Read the entire article, and use the links below to jump to that specific ediscovery category.
- Ediscovery and Preserving Digital Evidence
- Ediscovery Costs and Consequences
- Ediscovery: What Information Should You Preserve?
- Preserving Email
- Tools for Preserving PC and Server Content
- Preserving Smartphone and Tablet Data
Legal disputes frequently have to do with who communicated what to whom and when, which often makes email a fertile source of relevant information. As it happens, it can be among the easiest data to preserve, because almost all email servers have a function called Legal/Litigation Hold (or a similarly-named feature) that prevents messages from being deleted—either indefinitely, or for a specified duration.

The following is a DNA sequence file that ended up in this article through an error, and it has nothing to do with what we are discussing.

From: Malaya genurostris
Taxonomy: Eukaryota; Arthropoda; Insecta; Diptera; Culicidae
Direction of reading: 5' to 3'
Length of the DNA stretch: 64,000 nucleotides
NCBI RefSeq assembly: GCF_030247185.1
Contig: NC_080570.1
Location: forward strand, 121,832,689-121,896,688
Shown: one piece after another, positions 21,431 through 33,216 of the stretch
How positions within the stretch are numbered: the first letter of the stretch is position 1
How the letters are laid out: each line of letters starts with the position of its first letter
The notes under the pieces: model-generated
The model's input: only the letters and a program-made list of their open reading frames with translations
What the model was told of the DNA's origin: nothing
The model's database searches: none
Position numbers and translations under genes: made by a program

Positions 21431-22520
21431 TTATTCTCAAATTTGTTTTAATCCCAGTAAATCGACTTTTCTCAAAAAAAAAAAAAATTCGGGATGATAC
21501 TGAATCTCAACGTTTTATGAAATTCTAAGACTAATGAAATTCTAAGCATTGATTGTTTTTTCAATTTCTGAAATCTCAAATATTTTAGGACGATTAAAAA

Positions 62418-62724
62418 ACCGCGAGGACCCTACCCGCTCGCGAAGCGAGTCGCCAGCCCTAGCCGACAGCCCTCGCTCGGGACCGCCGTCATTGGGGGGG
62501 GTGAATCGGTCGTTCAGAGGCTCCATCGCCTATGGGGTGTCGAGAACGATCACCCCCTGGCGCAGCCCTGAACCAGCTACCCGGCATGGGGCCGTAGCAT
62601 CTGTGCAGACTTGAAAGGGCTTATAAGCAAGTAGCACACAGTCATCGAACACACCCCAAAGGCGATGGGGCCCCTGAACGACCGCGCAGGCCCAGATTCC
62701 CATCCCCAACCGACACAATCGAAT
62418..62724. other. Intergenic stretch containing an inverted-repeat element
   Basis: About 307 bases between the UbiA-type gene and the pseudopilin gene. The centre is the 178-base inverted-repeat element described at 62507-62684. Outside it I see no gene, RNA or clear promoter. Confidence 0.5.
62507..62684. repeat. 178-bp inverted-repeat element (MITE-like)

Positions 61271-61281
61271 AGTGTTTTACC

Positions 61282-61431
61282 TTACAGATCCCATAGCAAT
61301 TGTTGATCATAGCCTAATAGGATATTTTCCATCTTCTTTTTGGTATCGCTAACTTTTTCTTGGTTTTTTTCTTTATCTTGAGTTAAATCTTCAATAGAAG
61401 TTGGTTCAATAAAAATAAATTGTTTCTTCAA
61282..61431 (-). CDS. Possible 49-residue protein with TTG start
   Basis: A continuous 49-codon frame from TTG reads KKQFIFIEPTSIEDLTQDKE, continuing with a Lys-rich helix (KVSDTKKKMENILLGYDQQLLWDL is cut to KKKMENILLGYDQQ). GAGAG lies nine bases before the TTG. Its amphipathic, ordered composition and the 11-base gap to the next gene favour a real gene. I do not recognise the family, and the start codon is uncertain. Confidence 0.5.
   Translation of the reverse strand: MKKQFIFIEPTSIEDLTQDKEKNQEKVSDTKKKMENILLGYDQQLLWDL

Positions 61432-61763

You can enable this on a per-user/mailbox basis so it applies only to relevant individuals, and it will override any mail storage quotas those people may have (so watch your free disk space if you're running low). The most recent versions of Microsoft Exchange have an enhanced feature called In-Place Hold that lets you preserve messages based on a search query and pinpoint the specific messages that contain relevant subject matter in lieu of preserving an entire mailbox.
When you need to preserve the contents of a desktop or laptop PC (or a Mac for that matter), cloning the hard disk seems like a logical way to proceed. However, standard cloning tools (such as Clonezilla) clone only the used disk space. They ignore the free space, which may be chock full of recently-deleted—and potentially relevant—files and configuration data. To clone the entire disk, free space and all, requires a forensic cloning tool such as the free and open-source OSFClone.